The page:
Thursday 1 November 2007
The “all hands” meeting of the W3C, combining the Technical Plenary and Advisory Committee meetings commences next week in what is certain to be an historic event.
This is the first time we’ll see the HTML 5 Working Group Members and its many Invited Experts meet en masse and face to face. The CSS Working Group, the QA working group and the WAI working group meetings are all on my personal lists for participation, along with the most important aspect of any conference of this nature: Talking to and meeting as many folks as I can.
On Wednesday, November 7, I am beyond honored to host the opening panel presentation for the Technical Plenary itself. Joining me in “From the Outside, In” will be Aaron Gustafson, Patrick Haney, Matthew Oliphant and Stephanie Troeth whose individual experiences span many aspects of real-world issues as influenced by W3C policies and practices.
I owe an enormous debt of gratitude to the many people at the W3C and in the industry in general to have honored this group a unique opportunity to build bridges between the working communities of the Web and its most revered academic and scientific body, the World Wide Web Consortium.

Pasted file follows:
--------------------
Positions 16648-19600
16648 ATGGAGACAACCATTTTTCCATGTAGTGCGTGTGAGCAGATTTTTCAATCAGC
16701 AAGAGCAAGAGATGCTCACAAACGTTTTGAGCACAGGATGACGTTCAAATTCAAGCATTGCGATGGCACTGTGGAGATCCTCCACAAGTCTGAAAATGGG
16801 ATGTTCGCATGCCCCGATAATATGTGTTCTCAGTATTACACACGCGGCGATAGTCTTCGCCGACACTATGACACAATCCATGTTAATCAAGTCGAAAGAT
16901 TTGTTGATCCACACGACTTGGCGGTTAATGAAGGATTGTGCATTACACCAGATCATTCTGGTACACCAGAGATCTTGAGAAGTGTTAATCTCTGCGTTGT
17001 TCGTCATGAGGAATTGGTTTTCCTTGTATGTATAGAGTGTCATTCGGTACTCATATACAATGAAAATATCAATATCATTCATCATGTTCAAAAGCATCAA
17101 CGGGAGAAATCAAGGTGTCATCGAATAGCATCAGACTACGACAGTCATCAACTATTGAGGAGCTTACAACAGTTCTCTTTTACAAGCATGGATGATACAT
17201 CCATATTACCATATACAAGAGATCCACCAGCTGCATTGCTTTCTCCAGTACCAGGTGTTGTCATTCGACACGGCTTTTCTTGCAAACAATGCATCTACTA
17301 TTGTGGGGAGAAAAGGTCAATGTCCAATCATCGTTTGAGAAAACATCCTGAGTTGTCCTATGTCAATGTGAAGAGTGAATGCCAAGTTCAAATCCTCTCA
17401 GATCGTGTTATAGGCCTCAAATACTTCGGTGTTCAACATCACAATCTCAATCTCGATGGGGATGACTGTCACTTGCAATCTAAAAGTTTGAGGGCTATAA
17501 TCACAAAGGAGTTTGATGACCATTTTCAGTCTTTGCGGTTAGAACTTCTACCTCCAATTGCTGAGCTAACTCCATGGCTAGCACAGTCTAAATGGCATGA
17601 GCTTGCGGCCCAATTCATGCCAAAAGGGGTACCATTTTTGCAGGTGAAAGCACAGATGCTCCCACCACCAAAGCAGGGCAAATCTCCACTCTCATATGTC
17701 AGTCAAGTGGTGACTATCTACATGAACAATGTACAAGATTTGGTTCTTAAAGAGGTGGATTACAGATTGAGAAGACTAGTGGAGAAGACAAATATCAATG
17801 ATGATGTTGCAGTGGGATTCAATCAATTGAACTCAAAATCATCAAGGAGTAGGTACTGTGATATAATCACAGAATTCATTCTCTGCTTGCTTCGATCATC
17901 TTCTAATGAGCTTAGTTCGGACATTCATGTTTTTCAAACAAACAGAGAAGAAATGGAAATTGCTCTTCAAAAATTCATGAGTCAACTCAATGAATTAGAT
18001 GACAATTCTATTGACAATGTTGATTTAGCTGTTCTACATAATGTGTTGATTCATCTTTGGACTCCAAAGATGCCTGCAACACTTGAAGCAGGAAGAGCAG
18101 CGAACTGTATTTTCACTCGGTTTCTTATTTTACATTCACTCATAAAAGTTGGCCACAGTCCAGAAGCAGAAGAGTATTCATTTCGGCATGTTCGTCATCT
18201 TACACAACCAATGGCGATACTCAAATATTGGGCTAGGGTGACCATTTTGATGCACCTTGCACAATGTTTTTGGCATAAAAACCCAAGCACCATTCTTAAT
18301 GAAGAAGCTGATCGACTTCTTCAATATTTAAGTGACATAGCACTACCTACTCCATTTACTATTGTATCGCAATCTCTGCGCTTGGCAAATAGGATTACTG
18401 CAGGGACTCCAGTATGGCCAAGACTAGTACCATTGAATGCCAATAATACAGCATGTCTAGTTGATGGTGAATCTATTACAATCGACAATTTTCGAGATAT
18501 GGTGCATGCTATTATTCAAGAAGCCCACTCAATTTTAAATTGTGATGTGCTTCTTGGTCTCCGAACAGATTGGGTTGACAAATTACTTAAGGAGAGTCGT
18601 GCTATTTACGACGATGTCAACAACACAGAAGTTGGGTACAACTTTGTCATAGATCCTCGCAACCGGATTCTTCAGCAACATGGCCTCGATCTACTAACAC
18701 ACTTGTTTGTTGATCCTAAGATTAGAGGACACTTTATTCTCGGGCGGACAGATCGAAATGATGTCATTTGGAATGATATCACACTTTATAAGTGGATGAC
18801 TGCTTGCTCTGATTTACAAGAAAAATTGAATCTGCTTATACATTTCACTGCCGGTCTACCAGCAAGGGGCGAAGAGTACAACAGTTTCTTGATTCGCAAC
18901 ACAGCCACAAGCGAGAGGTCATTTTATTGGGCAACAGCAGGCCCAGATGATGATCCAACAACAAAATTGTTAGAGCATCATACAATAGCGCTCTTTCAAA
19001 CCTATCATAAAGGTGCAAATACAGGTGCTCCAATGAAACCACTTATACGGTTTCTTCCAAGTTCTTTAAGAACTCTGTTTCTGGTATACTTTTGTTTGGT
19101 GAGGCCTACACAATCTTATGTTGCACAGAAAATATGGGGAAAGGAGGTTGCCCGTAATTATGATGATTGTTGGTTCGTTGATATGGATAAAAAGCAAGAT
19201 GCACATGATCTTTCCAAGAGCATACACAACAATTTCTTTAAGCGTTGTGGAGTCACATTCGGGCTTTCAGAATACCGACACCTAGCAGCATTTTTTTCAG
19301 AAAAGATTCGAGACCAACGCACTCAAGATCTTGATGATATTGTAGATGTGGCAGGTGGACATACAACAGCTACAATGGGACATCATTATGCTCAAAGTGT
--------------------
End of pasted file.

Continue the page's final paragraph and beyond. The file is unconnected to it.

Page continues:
From the Outside, In: Real World Perspectives on the W3C
Whether you’re a Web designer, developer, usability specialist or work in any one of the myriad jobs that go into making great Web sites, it’s clear that the W3C has significant influence on how you work. Whether it’s via the specifications that go into the software and agents that you use daily, or as the cornerstone of educational material, the W3C is involved somewhere in the process.
But it’s also clear that there’s been a gap between the real-world and the internal workings of the W3C. As Working Groups such as HTML 5 and CSS become more open, so must our conversations open. In this session, the W3C will have the opportunity to listen to real-world perspectives, respond to criticisms and praise and keep alive the ongoing commitment to authentic conversation and active community participation.
- Molly E. Holzschlag (Web Standards and Practices Education and Outreach, Molly.Com, Inc.)
- Patrick Haney (Harvard)
- Matthew Oliphant (MathWorks)
- Stephanie Troeth (CloudRaker)
- Aaron Gustafson (Easy! Designs, Inc.)
We will also have a post-session q&a in the hallway near the presentation room, as well as dedicated Birds of a Feather tables set aside for ongoing discussion at lunch that day.
Am I excited? You bet. Idealistic, well always. Optimistic? Verdict is still out. In the meantime, this feels like forward movement and I, for one, want to be part of that momentum.